Africa hampering sustainable development due to over-reliance on extractive
Economic history has shown that, without diversification into manufacturing and
services and away from simple resource extraction, the long-term development
prospects of countries are always bleak. The need for economic diversification in
Africa is high, more so given that the growth cycle is at a low point.
This is according to multinational professional services provider Deloitte Africa
emerging markets and Africa MD Dr Martyn Davies.
He says that, for the most part, African governments have not taken advantage of the
last decadeâ€™s growth spurt to move toward diversification, neither in their economic
structures nor in their export baskets.
Instead,. Davies contends that resource-endowed countries are â€œanything but examples
of sustainable or inclusive growthâ€. Further, he states that wealth is unable to
trickle down to broader society from narrow extractive industries, particularly in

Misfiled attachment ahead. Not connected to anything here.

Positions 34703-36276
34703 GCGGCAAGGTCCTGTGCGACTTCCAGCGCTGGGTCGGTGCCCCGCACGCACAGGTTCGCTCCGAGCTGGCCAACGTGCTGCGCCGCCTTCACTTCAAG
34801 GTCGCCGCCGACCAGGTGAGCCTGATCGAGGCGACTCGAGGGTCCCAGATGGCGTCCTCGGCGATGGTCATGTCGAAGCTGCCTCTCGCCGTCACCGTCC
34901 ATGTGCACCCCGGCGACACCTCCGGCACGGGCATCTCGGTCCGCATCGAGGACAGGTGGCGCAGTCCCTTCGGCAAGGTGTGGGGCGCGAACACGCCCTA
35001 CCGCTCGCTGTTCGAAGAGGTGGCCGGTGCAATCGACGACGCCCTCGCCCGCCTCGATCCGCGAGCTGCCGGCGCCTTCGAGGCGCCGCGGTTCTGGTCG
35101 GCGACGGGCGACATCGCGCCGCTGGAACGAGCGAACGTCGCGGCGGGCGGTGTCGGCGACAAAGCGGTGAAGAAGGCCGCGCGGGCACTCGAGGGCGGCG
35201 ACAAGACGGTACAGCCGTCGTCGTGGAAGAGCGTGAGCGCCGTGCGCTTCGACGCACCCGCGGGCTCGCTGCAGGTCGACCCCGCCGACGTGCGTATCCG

the face of rent-seeking governments.
â€œNigeria is the leading example of a resource exporter where the disconnect between
previously high headline growth figures and developmental reality has been stark.
The country has never been as dependent on oil as it has been in recent years, with
over 90% of its export earnings coming from oil,â€ Davies mentions.
He comments that, for Africa, as a whole, the figures are â€œtroublingâ€, as commodity
exports on average account for 80% of total merchandise exports. Moreover, he notes
that, in almost half of Africaâ€™s economies, commodity exports earn 90% or more of
merchandise export earnings. â€œFor three-quarters of African countries, commodity
exports make up 70% or more of export earnings,â€ Davies adds.
He affirms that, owing to this lack of diversification, most of Africaâ€™s economies
remain dependent on the vagaries of commodity prices in the international market and
often on the price of a single resource.
Bertoua Savanna Local Miners Cameroon
EMAIL: [email protected]
C/O CHIEF BALIKI MASANGO